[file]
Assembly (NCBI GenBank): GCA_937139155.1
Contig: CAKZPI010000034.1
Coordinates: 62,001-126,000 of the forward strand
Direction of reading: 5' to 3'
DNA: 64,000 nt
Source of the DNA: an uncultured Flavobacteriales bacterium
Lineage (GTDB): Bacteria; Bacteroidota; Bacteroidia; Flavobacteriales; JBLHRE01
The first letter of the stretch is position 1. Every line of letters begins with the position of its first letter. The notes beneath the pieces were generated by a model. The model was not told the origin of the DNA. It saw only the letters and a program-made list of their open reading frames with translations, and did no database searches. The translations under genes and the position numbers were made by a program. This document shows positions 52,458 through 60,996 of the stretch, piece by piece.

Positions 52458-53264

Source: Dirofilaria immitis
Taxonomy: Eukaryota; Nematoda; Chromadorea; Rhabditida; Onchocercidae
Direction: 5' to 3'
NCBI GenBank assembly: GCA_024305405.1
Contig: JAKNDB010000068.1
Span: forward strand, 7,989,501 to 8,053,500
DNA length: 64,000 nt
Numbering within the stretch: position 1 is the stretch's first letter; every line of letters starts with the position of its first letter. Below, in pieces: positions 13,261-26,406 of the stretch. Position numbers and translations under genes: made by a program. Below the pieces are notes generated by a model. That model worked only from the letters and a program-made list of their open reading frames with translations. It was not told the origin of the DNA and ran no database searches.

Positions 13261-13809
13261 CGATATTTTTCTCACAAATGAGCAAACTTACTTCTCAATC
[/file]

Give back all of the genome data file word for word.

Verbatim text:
Assembly (NCBI GenBank): GCA_937139155.1
Contig: CAKZPI010000034.1
Coordinates: 62,001-126,000 of the forward strand
Direction of reading: 5' to 3'
DNA: 64,000 nt
Source of the DNA: an uncultured Flavobacteriales bacterium
Lineage (GTDB): Bacteria; Bacteroidota; Bacteroidia; Flavobacteriales; JBLHRE01
The first letter of the stretch is position 1. Every line of letters begins with the position of its first letter. The notes beneath the pieces were generated by a model. The model was not told the origin of the DNA. It saw only the letters and a program-made list of their open reading frames with translations, and did no database searches. The translations under genes and the position numbers were made by a program. This document shows positions 52,458 through 60,996 of the stretch, piece by piece.

Positions 52458-53264

Source: Dirofilaria immitis
Taxonomy: Eukaryota; Nematoda; Chromadorea; Rhabditida; Onchocercidae
Direction: 5' to 3'
NCBI GenBank assembly: GCA_024305405.1
Contig: JAKNDB010000068.1
Span: forward strand, 7,989,501 to 8,053,500
DNA length: 64,000 nt
Numbering within the stretch: position 1 is the stretch's first letter; every line of letters starts with the position of its first letter. Below, in pieces: positions 13,261-26,406 of the stretch. Position numbers and translations under genes: made by a program. Below the pieces are notes generated by a model. That model worked only from the letters and a program-made list of their open reading frames with translations. It was not told the origin of the DNA and ran no database searches.

Positions 13261-13809
13261 CGATATTTTTCTCACAAATGAGCAAACTTACTTCTCAATC